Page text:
It is long-standing NAD precedent that a “compare to” claim can be either a mere invitation to compare to products, which requires no substantiation, or a comparative performance claim, which would require substantiation. Whether a “compare to” claim is an invitation or a comparative claim depends on the context in which a claim appears. Over the years, NAD’s analysis has focused on whether the “compare to” claim appears as a distinct claim, set off from other claims on the label or advertising, or whether the claim appears integrated within other product performance claims. In previous cases, when a “compare to” claim was determined to be sufficiently separate and distinct from other label or advertising claims, it was deemed a mere invitation to compare two products and the analysis ended there.
A recent NAD case raised an important question regarding what comes after an invitation to compare and NAD’s answer to this question could add an additional step to marketers’ analysis of “compare to” claims.
The case was brought against Lang Pharma, the makers of the CVS Brand Hair Nourishing Supplement (“HNS”), by Lifes2Good, the makers of Viviscal, also a hair health dietary supplement. The HNS product label and website included a claim “Compare to Viviscal” and from the looks of the supplement facts panel, appeared to include the same if not additional ingredients as Viviscal. However, what was not clear from a comparison of the labels, which was revealed through the course of the challenge, was that there were key differences between the products. First, the active ingredient in the Viviscal product was a unique proprietary marine collagen ingredient that was different from the marine blend in the HNS product, though the products were both declared as marine complexes on the label. Second, the makers of Viviscal had conducted numerous studies on their product showing the efficacy of their marine blend when used in concert with the rest of the ingredients in the product, whereas the makers of the HNS product had not conducted any research on the total formulation of the product, instead relying on research about the effects of the individual ingredients in the product.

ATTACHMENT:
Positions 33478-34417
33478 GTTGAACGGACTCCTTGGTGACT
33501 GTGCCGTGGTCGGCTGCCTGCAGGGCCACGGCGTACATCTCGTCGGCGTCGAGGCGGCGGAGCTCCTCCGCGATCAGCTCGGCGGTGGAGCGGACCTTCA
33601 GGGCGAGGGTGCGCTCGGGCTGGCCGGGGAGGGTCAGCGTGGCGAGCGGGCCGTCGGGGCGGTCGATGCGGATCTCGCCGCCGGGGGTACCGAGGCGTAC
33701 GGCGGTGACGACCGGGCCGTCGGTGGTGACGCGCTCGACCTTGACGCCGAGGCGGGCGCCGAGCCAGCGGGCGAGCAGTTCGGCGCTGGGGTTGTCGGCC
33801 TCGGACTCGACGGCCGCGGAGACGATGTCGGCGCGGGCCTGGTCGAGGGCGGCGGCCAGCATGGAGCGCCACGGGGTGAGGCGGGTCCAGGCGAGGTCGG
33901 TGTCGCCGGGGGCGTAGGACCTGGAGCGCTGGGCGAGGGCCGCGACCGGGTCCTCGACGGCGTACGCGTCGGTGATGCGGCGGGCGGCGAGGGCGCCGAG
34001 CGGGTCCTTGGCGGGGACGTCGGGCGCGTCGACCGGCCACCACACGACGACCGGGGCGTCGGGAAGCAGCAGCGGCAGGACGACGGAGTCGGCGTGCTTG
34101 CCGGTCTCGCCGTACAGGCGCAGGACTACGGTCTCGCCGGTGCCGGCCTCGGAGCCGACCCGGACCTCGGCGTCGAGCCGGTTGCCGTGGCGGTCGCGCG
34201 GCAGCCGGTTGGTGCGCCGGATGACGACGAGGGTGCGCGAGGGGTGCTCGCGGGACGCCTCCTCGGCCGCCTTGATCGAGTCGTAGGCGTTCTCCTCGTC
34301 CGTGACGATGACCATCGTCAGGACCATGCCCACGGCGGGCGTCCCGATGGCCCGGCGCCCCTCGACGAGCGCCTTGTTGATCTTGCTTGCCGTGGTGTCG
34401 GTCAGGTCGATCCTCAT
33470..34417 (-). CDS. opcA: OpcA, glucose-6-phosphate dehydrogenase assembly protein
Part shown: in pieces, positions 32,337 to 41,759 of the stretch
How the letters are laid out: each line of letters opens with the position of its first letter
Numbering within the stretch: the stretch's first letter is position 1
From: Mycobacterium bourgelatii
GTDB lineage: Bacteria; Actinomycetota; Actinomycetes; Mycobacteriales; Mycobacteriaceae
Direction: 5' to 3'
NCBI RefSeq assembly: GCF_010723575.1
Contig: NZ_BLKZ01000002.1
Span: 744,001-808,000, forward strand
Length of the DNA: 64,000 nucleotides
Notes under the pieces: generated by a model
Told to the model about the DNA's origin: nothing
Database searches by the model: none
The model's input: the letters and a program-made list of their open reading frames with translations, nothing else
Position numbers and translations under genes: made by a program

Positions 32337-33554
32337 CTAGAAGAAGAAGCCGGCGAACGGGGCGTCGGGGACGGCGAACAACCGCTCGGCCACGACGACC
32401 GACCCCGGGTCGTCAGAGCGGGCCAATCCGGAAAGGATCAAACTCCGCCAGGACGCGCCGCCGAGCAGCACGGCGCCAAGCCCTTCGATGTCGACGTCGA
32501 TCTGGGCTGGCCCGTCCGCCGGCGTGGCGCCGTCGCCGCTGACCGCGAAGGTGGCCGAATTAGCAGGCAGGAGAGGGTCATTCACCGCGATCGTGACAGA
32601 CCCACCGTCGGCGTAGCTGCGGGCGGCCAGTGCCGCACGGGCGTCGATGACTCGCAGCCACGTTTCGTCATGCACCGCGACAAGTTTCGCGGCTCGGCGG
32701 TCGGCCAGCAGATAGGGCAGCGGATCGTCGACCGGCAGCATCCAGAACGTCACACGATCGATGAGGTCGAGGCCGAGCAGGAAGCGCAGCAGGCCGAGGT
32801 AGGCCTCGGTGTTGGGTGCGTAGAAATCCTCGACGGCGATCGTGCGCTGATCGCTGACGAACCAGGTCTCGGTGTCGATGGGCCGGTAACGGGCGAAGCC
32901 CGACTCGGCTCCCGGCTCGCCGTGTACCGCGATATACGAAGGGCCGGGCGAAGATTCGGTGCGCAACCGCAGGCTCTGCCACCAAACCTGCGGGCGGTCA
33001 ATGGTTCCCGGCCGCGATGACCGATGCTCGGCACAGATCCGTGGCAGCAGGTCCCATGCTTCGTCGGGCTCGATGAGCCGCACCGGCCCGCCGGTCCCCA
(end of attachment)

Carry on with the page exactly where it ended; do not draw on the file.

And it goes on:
Key Question Raised:
This set of facts raised a key question: even if a “compare to” claim is just an invitation to compare products, what happens when a consumer viewing the products would not have adequate information based on the information provided on the label or in the advertisement to make an informed comparison of the products. In this case, a consumer viewing the labels would not know about differences in the active ingredient, nor would they know that one product had undergone whole product testing proving efficacy, while the other product had undergone no testing.
In its decision, NAD found that the claim was an invitation to compare but echoed the concern of the challenger, stating that at the point of sale, a reasonable consumer viewing the products would take away the “message that the CVS and Viviscal brands are similar in type, composition, and efficacy, a message not supported by any evidence in the record.” NAD also noted that because the supplements worked over a period of time, “it is likely that consumers would have difficulty assessing the effectiveness of the product in a timely manner.” Finding that a consumer could not determine key differences in products in a timely manner by comparing the labels or through using the products, NAD recommend that the advertiser discontinue the use of the “compare to Viviscal” claim even though it was just an invitation to compare.
Impact of this Case:
NAD’s decision in this case has the potential to have a significant impact on how companies consider and use “compare to” claims. Simply, NAD’s willingness to continue its analysis past the traditional stopping point of determining that a “compare to” claim is a mere invitation to compare, asking what happens when consumers accept the invitation and compare the products. Will a consumer comparing the two products be able to assess meaningful differences in the product based on either labeling or use of the product in a timely manner?
Depending on how the NAD implements this new and additional step of analysis in other cases, it could mean that “compare to” claims on products that do have meaningful consumer relevant differences from the comparative product will not be permitted if a reasonable consumer would have a difficult time detecting or interpreting meaningful differences after accepting the invitation to compare. Time will tell if this additional step is applied outside of the dietary supplement context, as well.